Academy of Chiropractic

Quickie Podcast 1340

Narratives 113 N

From the Desk of Dr. Mark Studin

Academy of Chiropractic

Preamble: Many of the issues I bring to you are very small, yet each issue is just that, an issue. If you take care of the small issues, then you will be able to build and more importantly, focus on the bigger issues...a larger practice and more family time. -Mark Studin 2006




Dr. Studin: Good morning. What's going on?

Guest: Good morning. So I have a patient that just recently started with me, who just moved here from California. And when she lived in California, going back to last summer, summer of 2020 she had different traumas within a very short amount of times, the first one was late July of 2020. That was a rear impact car accident. And literally just a few days after that she had a fall at a retail store. And what she is claiming is injuries from both sending after the car wreck that happened first, she had Lou pain and increase in old pain and then after.

Dr. Studin: Okay, so, new, old, all that stuff doesn't mean anything. So we're looking at a portion that correct?

Guest: I believe so.

Dr. Studin: Okay. So what you're doing, it's simple. You're only two accidents. You take a blank piece of paper. You draw a line down the middle, you put the symptoms and clinical findings from accident. One on the left side, you put the symptoms and clinical findings from accident. Number two on the right side of the piece of paper. And now you play connect the dots. Anything from accident one that moved over to accident. Two is from accident one. Now, if the anything that's on accident, two, that wasn't on accident. One is from accident two. And with me so far?

Guest: yes.

Dr. Studin: Now you're also going to put pain scales down any on accident to any consistent pain from accident. One or finding if it's more pain, you have two choices, exacerbation or aggravation. If it's exacerbation, you treat that on accident too, until the pain scales go back to what it was on accident one. And then you're going to go back to treating on accident. When you're going to run two charts, if you have more pain, do you know the difference between exacerbation and aggravation?

Guest: Yes. Exacerbation is just symptoms. Aggravation is actual structural changes, correct?

Dr. Studin: More bodily injury. If you have aggravation that stays on accident. Number two, because it's a new injury. So action two is either exacerbations of accident. One when those actions act, when those exacerbations abate, you go back to the chart on accident one and any aggravation or new injury stays on accident too, in a new chart. Now here's the kicker do not treat the patient for both charts on the same day and tell the patient. Unfortunately, you're going to have to get a wing in my office with your name on it. We might even have a, you know, put a bed in there for you, but you're going to have to live here for quite some time, because I cannot treat you on the same day for both two accidents. It gets confusing. It gets muddled. The arguments come out that, Oh, you just treated everything the same. You're just double billing. There are two different charts. Do you understand how it works?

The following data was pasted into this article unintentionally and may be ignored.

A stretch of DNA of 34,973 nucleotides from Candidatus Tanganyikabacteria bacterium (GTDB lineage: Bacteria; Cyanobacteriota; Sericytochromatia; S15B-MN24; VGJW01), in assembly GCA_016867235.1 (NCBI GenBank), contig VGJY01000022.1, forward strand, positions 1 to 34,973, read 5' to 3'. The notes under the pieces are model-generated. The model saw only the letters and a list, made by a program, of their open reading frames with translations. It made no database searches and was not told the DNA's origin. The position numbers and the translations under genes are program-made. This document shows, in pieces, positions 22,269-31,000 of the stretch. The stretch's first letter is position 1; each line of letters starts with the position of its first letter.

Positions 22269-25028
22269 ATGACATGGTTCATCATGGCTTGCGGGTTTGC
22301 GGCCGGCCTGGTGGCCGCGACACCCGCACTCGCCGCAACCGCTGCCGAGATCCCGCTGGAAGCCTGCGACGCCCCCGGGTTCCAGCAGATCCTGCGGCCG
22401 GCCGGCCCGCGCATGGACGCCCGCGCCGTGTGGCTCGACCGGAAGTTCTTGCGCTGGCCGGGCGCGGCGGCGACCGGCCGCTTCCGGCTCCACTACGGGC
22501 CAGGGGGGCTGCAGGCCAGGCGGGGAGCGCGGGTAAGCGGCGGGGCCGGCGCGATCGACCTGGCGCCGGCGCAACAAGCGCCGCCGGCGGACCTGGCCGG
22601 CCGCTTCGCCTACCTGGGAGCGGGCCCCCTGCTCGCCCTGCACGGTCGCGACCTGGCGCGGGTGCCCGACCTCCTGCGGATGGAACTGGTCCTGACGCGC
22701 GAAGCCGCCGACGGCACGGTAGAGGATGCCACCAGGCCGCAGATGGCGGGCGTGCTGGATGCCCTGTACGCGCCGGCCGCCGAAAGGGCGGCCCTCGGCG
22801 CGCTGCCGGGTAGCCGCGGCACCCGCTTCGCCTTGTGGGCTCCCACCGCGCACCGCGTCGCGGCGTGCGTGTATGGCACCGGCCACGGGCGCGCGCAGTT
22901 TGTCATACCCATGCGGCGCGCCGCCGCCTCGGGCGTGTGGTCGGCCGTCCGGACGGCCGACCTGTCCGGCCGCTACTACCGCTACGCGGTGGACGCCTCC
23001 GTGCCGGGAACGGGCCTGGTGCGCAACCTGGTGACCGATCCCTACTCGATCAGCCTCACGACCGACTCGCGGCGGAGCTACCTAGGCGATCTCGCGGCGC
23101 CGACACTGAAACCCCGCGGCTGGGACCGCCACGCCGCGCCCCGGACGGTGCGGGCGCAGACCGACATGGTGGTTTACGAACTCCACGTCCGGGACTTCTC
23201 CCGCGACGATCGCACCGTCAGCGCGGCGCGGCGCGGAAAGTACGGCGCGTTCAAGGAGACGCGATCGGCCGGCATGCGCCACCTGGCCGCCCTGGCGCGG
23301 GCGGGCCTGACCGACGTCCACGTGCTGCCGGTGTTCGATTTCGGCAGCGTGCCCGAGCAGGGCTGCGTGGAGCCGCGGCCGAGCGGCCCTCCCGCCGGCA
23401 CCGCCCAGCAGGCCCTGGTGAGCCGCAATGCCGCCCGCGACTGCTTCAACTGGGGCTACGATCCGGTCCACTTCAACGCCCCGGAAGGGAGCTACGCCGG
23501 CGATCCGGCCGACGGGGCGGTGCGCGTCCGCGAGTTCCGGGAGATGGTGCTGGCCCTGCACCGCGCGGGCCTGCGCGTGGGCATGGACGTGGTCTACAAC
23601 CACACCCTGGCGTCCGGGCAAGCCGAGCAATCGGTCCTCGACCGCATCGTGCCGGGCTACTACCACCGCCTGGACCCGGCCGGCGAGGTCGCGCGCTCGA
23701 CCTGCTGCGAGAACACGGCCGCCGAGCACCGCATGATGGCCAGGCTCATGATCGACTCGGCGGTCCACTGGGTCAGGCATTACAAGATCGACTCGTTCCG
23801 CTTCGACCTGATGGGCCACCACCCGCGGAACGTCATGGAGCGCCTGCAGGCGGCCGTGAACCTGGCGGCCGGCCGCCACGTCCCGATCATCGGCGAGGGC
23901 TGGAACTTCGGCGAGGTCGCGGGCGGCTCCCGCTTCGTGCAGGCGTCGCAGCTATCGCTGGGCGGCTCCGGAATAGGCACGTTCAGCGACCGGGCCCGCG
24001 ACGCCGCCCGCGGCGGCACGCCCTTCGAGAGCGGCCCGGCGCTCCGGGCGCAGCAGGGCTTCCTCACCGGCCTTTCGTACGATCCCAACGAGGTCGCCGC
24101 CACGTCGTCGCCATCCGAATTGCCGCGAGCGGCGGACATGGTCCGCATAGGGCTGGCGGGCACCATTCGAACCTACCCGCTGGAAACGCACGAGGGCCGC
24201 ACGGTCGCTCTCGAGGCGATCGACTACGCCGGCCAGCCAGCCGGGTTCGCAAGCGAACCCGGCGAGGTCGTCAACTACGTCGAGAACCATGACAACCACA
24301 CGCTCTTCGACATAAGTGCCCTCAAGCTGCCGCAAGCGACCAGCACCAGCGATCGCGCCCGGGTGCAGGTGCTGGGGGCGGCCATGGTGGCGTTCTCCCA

Guest: I believe so. I do have a question about the clinical stuff though. So clinical findings on accident one and accident two, if I didn't see her until after both of them had already transpired, uh, is that basically just her subjective symptomatology?

Dr. Studin: There was no. Um, what, how far apart in time was it a few days? Oh yeah. You're then the exacerbate issue comes off the table. Okay. Since we don't have any imaging, this is the third time in the past week. I've had two accidents a few days apart. If it's a few days apart that you can't determine that aggravation, it's not possible. So if she said she complained that she was in a car accident, her neck hurt and it was killing her and then she was in a slip and fall landed on her. And now our low back is hurting her. You know, that's clear, that's easy, but if it's lazy, you might have to make a clinical decision and put it all to one accident. It's going to be challenging. And I think that was the clinical decisions.  What I want you to do is I want you to write the write it up and send me your conclusion and rationale, but you have best have an airtight rationale to start two charts if you these apart, because it gets clear as mud.

Guest: Yeah.

Dr. Studin: That will be tough, but I love to see your feedback on it.

Guest: But that's you know, if it's a few days apart, rarely, can you create two charts from that?

Dr. Studin: Unless it's an easy, you know, like a car accident with lash in the neck and then fall on your. Right. Unless it's something as crystal clear as that you're going to have a hard plug delineating between accident one accident. Two sounds like it.

Guest: Yeah, it does.

Dr. Studin: It does certainly sound like there's going to be overlap, but he's got to make a decision. And the decision is whether there's the correct, where the most damage of the car was, or, you know, some, uh, and this is not that type of scenario, but you're going to have to come up with what was the most causative factor logically if there's no clear cut and of course you'd get some big pre-existing injuries that C5 to C7 fusion, couple of big work injuries that happened way before this. No one said it was easy.

Guest: No, no. It's a good experience though, for sure. Thank you for your help.

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